How Financial Partners CU Reacted To Target Data Breach
Credit Union Journal – February 7, 2014
DOWNEY, Calif. — With financial data breaches becoming almost commonplace these days, credit unions are feeling the member impact and looking for new ways to fortify existing safeguards.
“Anyone who offers credit or debit cards experiences fraud,” said Lori Reeves, vice president of operations and e-services for Financial Partners Credit Union. “The key is how best to manage and mitigate both the expected, like skimming, and the unexpected, like the Target breach.”
In response to the media attention surrounding the massive Target Corp. data breach, Reeves said calls from members increased significantly. To address these warranted concerns, the $860 million credit union, which has 61,500 members, focused on messaging.
“We felt internal communication was more important and more effective than external communication in this situation,” said Reeves. “We made sure staff, particularly our member-facing staff, understood what was factual as there was a lot of misleading information being reported and that they knew what actions we were taking to protect our members’ and could articulate this to the member in a way that inspired confidence.”
Though she declined to release the exact number of members impacted by the data breach, Reeves said the credit union solicited feedback from the member-facing groups to get a “read on what members were asking and how this was affecting them.”
In total, nearly 40% of impacted members were contacted directly by staff. “This is pretty significant and without our communication process, it could have been a disaster,” she added.
Fraud Due Diligence
While many credit unions think they are prepared for a fraudulent attack, cyber criminals are almost always one step ahead of the curve. To this end, C-level executives have to be progressive in respective fraud efforts.
“The most important strategy in mitigating fraud early on requires a swift, methodical execution while also being flexible to handle the uniqueness of the fraud case,” said Sabeh Samaha, CEO of Samaha & Associates, a technology and e-business consulting firm.
Financial Partners CU has worked with Samaha & Associates since 2003 when the credit union was then building its credit card business.
According to Reeves, Samaha and his team assisted the CU in developing a fraud strategy that could “leverage technology to identify and mitigate fraud while using staff for the critical role of monitor and gatekeeper.” In recent years, updated efforts have transpired.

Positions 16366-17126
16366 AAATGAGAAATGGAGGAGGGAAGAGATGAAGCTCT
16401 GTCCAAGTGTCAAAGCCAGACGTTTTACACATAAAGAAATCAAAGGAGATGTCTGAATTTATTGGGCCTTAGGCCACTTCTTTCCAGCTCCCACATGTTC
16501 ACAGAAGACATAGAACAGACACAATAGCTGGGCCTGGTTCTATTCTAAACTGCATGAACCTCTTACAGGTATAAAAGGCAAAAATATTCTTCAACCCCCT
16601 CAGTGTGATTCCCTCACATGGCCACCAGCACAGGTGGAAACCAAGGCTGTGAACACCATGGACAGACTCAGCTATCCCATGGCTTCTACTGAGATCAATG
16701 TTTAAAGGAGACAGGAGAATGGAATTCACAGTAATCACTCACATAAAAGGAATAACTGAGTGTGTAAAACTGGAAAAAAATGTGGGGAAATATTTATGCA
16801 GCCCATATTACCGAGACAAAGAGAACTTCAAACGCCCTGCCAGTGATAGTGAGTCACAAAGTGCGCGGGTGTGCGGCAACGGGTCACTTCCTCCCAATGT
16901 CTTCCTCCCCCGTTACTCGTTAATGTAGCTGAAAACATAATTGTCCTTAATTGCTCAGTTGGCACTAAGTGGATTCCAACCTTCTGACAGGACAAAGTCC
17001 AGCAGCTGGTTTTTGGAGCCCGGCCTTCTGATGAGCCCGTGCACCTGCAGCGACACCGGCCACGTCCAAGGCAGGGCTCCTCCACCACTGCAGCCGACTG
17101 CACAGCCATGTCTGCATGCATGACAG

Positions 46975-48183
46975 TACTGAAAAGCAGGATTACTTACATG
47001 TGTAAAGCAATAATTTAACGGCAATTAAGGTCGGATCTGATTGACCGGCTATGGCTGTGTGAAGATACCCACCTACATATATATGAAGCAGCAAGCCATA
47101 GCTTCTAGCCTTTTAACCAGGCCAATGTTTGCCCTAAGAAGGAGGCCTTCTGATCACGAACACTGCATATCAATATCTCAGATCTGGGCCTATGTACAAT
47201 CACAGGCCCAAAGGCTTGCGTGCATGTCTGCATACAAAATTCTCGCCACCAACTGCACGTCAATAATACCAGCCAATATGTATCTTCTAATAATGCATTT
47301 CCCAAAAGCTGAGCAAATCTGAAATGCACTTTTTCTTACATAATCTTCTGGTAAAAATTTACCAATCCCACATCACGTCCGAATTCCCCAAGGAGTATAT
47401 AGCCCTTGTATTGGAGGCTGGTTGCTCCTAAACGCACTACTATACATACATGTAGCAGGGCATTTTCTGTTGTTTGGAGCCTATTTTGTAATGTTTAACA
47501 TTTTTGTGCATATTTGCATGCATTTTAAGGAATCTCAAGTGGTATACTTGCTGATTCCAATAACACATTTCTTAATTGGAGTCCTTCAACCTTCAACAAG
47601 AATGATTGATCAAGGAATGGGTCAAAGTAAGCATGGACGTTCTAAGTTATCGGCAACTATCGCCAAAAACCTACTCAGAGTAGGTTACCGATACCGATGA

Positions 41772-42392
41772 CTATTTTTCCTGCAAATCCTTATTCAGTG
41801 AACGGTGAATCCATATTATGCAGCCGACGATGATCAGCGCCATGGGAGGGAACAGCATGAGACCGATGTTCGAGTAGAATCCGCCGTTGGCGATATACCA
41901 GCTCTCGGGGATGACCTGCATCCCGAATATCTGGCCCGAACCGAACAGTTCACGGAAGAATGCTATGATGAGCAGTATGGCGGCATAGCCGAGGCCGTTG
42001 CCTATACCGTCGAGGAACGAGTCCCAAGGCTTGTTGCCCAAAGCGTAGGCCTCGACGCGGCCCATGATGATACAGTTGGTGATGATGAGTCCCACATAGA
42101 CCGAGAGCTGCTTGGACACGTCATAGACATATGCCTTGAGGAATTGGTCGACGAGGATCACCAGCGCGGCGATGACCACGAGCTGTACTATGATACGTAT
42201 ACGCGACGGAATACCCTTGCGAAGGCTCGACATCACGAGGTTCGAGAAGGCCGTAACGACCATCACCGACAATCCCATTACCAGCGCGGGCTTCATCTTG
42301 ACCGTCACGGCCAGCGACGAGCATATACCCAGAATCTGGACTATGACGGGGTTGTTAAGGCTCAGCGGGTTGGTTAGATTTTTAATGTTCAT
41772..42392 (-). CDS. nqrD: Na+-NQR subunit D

In mid-2011, CO-OP’s financial Services Real Time Falcon was selected and implemented with the assistance of Samaha & Associates. Reeves said that the solution recognizes typical fraudulent card use behavior and categorizes probable fraud accurately.
“As a result, these transactions are declined, which reduces the incidence of wrong diagnosis to the cardholder,” said Reeves. “Additionally, we use rule writing with CO-OP to manage special circumstances often involving both international and localized fraud trends, or a situation like the Target breach.”
Samaha stressed that CUs should be able to tap in “the chatter” related to fraud reporting. These include engaging not only member activity, but processors, networks, social media, law enforcement and subcontractors, the Federal Bureau of Investigation and card issuers.
“Credit unions have to be able to quickly react and analyze data,” he said. “Card issuers will take longer to react because they have to be sure of their findings. So there is a lag time, and thieves prey on this lag time.”
Another Tool In The Toolbox
Reeves said that her credit union has also adopted another CO-OP product, Revelations, which is a transactional data base that identifies points of compromise.
“There have been more than a few occasions when we have been able to identify a compromise before the CAMs [Compromised Account Management System, specific to Visa] were received,” she said. “As they frequently come up to six months after the actual compromise.”
When Financial Partners CU implemented Real Time Falcon, changes in procedures and processes were also undertaken. These initiatives include training staff to be focused on how to spot fraud occurring in a branch or contact center with an emphasis on identity theft or account take over.
In the credit union’s newsletter, information is frequently included on phishing or other fraud schemes. And Reeves said that “Balance Financial Fitness,” which provides free identity theft assistance, is also available to members.
While she wasn’t comfortable sharing specific fraud figures since implementing new safe guards, the investment is working, Reeves said: “I am confident that using this technology and applying real-time decisioning is paying for itself in fraud loss avoidance. We implemented the solution in mid-2011 and while we continue to grow transactions, our fraud losses declined in 2011 and have remained fairly flat.”